4
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Purpose

A garland word is a word

formed by chopping off the last few letters and “wrapping around” to the start.

For example: You can chop off the the trailing “on” from “onion” and still form the word by wrapping around to the starting “on”. In other words, you can write the letters “o”, “n”, “i” in a circle, in that order, and form the word “onion”.

I say that a garland word is of degree n if you can do the above with the last n letters of the word.

Build an implementation that returns the garland degree of a String. (Note, this was a dailyprogrammer subreddit question)

Strategy

  • Check if String is size 0 (return garland degree of 0) or size 1 (return garland degree of 1).
  • Start with the first character in the String. Iterate through the characters in the String from the second character onwards. Do we see a matching character? If not, return size 0.
  • Move on to the first + second characters in the String. Iterate through the characters in the String from the 3rd character onwards for a matching substring - if we can't see one, return size 1.
  • Repeat.
  • Note that the upper limit of the garland degree should be the the floor of the length of the String divided by 2. (Right? Or am I missing something?)

Implementation

public class GarlandDegreeIdentifierImpl implements GarlandDegreeIdentifier {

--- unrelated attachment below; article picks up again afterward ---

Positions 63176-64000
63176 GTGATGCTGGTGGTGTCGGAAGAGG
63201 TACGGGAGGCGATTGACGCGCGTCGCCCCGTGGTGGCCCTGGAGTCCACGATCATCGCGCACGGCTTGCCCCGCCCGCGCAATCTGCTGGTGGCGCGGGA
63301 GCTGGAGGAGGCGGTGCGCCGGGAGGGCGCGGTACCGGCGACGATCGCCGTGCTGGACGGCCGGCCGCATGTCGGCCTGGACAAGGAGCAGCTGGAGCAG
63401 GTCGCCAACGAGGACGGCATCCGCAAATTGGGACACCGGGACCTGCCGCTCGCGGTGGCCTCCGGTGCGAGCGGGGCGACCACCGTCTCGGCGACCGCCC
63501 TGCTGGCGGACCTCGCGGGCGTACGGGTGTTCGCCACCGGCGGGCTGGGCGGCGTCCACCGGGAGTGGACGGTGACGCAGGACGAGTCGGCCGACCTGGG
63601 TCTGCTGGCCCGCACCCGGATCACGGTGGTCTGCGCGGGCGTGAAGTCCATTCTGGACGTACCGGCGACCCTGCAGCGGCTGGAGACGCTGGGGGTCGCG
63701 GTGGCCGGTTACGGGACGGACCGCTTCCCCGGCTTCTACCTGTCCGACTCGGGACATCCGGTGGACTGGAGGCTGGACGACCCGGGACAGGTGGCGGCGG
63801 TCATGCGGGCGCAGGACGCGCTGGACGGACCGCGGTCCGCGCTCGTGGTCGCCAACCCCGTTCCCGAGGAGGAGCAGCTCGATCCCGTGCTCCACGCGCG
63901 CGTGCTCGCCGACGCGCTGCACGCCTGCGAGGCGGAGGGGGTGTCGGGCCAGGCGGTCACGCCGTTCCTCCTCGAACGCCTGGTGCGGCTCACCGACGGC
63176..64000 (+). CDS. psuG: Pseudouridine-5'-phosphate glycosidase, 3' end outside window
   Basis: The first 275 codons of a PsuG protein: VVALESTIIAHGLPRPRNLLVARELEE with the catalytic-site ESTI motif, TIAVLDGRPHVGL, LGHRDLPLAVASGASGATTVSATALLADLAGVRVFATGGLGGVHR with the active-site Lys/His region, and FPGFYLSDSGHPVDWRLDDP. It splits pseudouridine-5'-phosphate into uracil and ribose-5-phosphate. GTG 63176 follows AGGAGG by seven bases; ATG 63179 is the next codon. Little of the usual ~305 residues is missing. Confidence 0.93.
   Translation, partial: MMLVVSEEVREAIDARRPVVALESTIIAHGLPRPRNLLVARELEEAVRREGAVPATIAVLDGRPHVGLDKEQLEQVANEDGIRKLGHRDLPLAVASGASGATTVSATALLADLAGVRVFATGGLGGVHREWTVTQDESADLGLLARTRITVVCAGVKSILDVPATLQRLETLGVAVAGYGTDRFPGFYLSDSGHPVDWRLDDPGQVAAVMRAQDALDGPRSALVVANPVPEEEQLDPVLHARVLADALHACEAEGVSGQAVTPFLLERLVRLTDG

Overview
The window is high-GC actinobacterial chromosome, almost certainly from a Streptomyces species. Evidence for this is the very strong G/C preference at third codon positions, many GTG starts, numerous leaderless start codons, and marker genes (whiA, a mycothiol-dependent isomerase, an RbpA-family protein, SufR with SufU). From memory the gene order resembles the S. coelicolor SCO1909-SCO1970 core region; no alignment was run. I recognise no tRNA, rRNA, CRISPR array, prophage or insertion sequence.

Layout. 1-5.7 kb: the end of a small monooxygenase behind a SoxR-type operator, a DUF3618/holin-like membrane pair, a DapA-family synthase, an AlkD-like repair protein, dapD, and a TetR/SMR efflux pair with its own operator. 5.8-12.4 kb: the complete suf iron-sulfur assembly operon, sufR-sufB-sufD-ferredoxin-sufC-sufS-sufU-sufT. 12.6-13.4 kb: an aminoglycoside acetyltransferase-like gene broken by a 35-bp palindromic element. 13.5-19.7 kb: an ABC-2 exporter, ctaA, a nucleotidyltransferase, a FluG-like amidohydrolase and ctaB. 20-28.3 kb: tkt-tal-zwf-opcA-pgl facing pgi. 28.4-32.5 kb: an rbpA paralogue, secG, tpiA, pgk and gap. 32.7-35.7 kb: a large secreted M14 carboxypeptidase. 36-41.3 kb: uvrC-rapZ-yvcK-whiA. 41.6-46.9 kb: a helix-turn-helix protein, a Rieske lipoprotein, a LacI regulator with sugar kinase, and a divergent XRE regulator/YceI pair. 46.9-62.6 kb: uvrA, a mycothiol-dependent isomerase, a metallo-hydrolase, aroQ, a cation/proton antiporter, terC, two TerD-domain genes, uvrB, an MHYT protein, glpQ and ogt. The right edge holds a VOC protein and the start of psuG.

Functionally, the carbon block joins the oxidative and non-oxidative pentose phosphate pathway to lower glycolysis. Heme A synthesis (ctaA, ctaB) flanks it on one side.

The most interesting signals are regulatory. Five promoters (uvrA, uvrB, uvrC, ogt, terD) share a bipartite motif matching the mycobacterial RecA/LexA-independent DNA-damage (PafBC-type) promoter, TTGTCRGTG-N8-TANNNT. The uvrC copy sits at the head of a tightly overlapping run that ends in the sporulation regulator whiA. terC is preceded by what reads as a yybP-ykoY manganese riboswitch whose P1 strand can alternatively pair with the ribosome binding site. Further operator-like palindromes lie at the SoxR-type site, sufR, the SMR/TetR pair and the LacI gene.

@Override
    public int identifyGarlandDegree(final String candidate) {
        switch (candidate.length()) {
            case 0: {
                return 0;
            }

            case 1: {
                return 1;
            }

            default: {
                final char[] chars = candidate.toCharArray();
                for (int subStringIndex = 1; subStringIndex <= chars.length - subStringIndex; subStringIndex++) {
                    final char[] startingChars = Arrays.copyOfRange(chars, 0, subStringIndex);
                    final char[] remainingChars = Arrays.copyOfRange(chars, subStringIndex, chars.length);
                    if (subsetIndexIdentifier(remainingChars, startingChars) == -1) {
                        return subStringIndex - 1;
                    }
                }

                return Math.floorDiv(chars.length, 2);
            }
        }
    }

    @Override
    public int subsetIndexIdentifier(final char[] chars, final char[] candidateChars) {
        for (int index = 0; index <= chars.length - candidateChars.length; index++) {
            int counter = 0;
            for (int candidateCharIndex = 0; candidateCharIndex < candidateChars.length; candidateCharIndex++) {
                if (chars[index + candidateCharIndex] != candidateChars[candidateCharIndex]) {
                    counter++;
                }
            }

            if (0 == counter) {
                return index;
            }
        }

        return -1;
    }
}
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5
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You are completely over-doing it. Your algorithm will be O(n3) (I think) on the length of the input when you can do it more simply in O(n2).

Consider the following instead:

  • Start at the middle of the input.
  • While the substring starting from this index is not equal the substring beginning the start of the input with the same length, we increment the index.